Friday, March 16, 2012

Rambo's Daffodils

This morning, my husband rushed into the house to tell me that Rambo's daffodils are coming up in the garden. I had to rush out to see the tiny sprouts emerging between patches of snow at the edge of the deck. It is such a small thing, but after so many years we are still excited at our personal sign of renewal. It is hard to believe that eleven years have passed since I knelt beside the low stone wall placing small amounts of Rambo's ashes in lieu of bone meal into each bulb hole. When we inevitably leave this home, this will be the thing we miss the most.

Rambo was with us for a relatively short time. We adopted the huge strong grey tabby not knowing that at the age of two, he already suffered from the beginnings of kidney failure . . . probably from early neglect. As we know, cats must have ample fresh water all the time to avoid his fate. He was the best cat imaginable. So smart that he learned to sit and raise up his paw to "shake" with astounded visitors. But, what made him so endearing and precious was in part the road we traveled together during the last year of his life.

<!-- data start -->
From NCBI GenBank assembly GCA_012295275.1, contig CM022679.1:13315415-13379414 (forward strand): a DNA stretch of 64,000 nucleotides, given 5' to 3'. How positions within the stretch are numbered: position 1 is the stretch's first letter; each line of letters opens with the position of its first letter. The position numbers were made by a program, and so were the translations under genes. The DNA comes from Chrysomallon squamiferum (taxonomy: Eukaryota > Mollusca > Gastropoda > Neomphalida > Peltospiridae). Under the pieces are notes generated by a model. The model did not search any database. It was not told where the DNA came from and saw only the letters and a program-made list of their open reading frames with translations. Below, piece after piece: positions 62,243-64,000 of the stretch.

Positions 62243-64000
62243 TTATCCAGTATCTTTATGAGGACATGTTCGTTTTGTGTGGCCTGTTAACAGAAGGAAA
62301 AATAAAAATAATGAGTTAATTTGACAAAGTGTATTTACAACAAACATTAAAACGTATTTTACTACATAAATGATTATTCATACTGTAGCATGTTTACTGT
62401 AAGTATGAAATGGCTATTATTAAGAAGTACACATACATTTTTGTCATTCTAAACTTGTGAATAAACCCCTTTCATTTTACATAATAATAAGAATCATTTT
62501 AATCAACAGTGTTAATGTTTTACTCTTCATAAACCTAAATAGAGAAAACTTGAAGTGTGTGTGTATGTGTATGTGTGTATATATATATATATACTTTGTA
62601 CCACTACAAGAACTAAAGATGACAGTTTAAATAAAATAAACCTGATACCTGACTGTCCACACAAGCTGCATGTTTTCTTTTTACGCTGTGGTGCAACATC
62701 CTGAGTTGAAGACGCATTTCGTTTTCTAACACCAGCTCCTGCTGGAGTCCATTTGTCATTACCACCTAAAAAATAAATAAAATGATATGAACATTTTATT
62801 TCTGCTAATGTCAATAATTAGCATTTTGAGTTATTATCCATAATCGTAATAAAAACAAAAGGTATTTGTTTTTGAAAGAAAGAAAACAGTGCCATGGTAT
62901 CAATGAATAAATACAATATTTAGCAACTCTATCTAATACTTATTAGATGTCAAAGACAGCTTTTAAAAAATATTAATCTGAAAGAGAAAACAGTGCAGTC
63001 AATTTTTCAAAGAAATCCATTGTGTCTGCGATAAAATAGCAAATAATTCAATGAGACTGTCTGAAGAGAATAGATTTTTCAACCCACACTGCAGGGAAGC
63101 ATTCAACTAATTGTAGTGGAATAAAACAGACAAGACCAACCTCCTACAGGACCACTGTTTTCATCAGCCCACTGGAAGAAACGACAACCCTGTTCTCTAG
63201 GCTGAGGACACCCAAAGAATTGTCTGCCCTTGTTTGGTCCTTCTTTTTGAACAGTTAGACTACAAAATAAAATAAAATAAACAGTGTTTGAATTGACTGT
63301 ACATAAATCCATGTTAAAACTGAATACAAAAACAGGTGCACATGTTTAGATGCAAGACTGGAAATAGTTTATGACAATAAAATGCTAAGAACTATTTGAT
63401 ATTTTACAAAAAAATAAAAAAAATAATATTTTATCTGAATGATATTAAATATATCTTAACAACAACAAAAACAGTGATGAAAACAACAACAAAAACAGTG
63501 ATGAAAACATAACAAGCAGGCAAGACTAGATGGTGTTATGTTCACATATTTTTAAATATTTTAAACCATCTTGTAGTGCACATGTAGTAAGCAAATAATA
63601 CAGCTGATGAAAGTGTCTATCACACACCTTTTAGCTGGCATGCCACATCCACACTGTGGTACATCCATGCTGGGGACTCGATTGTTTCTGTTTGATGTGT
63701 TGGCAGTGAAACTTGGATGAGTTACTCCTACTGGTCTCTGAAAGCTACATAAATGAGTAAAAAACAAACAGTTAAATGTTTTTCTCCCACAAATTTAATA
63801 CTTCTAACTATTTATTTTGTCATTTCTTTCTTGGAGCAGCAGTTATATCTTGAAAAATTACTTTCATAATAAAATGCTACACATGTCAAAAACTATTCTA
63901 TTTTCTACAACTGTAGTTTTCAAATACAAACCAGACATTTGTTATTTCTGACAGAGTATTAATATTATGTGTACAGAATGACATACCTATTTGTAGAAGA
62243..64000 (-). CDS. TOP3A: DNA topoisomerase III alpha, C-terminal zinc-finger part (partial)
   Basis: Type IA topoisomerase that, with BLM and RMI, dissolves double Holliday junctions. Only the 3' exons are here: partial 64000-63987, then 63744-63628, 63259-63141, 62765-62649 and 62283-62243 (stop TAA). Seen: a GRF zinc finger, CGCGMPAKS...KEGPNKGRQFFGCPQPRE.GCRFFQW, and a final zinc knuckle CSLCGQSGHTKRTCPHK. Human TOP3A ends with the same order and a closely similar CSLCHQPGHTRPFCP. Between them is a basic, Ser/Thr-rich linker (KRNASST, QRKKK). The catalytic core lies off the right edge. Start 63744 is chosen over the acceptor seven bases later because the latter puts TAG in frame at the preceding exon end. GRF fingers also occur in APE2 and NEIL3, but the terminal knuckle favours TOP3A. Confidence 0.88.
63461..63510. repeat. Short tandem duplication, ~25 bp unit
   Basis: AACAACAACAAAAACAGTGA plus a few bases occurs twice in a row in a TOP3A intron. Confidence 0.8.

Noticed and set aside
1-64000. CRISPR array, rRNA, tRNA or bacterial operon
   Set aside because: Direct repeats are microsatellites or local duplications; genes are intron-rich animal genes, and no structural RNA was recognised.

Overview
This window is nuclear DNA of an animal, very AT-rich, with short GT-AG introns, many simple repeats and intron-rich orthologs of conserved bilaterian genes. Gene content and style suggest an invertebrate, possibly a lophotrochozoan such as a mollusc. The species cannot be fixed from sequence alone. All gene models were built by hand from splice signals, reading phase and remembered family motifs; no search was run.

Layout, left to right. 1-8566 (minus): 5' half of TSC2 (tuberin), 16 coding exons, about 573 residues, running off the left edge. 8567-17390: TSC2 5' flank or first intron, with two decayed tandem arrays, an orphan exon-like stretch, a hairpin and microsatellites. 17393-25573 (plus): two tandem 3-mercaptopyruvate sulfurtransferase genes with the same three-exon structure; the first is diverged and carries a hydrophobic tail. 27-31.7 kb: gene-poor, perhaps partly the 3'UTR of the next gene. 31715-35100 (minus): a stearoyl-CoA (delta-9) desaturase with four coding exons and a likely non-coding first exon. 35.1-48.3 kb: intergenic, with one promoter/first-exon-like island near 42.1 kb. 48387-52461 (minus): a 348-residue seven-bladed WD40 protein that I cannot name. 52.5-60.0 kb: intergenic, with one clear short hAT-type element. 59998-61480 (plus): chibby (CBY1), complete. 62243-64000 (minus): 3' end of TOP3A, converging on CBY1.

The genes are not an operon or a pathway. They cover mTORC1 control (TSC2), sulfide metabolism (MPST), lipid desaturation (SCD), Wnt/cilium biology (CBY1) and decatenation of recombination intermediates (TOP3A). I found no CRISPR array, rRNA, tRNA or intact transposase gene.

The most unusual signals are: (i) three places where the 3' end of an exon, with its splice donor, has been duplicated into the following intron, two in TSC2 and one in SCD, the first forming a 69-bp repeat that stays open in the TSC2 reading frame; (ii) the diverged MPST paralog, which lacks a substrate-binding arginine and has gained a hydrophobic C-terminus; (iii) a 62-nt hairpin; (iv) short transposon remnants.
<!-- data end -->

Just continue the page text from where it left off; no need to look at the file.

Each afternoon when we returned from work, we went immediately to the kitchen and pulled a stool up to the counter. As we unraveled the ringer's bag that had become an odd decorative fixture hanging from the cupboard above the sink, Rambo would run into the room and jump onto the stool. There he would hunker down and wait patiently as we stuck the needle in his ruff and filled him with life-saving fluid. Every once in a while if we had not changed the needle or our technique was a little off and he felt the jab, he would turn his head and look back at us with an indescribable look of, well, of understanding.

When he finally succumbed, he and we had extended his life by a year. He was the best of cats and our sadness over losing him was profound even though it was expected. Obviously, as a result of the daily treatments the three of us--two humans and a cat--formed a unique bond of mutual cooperation and care.

We're not exactly the most sentimental or sensitive people in the world, but this experience touched us deeply and remains a strong link in the bond between us, the two humans left behind. And so, we take a ludricous amount of pleasure in watching the inch-by-inch progress of Rambo's daffodils as they push upward and finally bloom, then sadly die back, only to return a year later along with the rush of memories of an intelligent loving animal.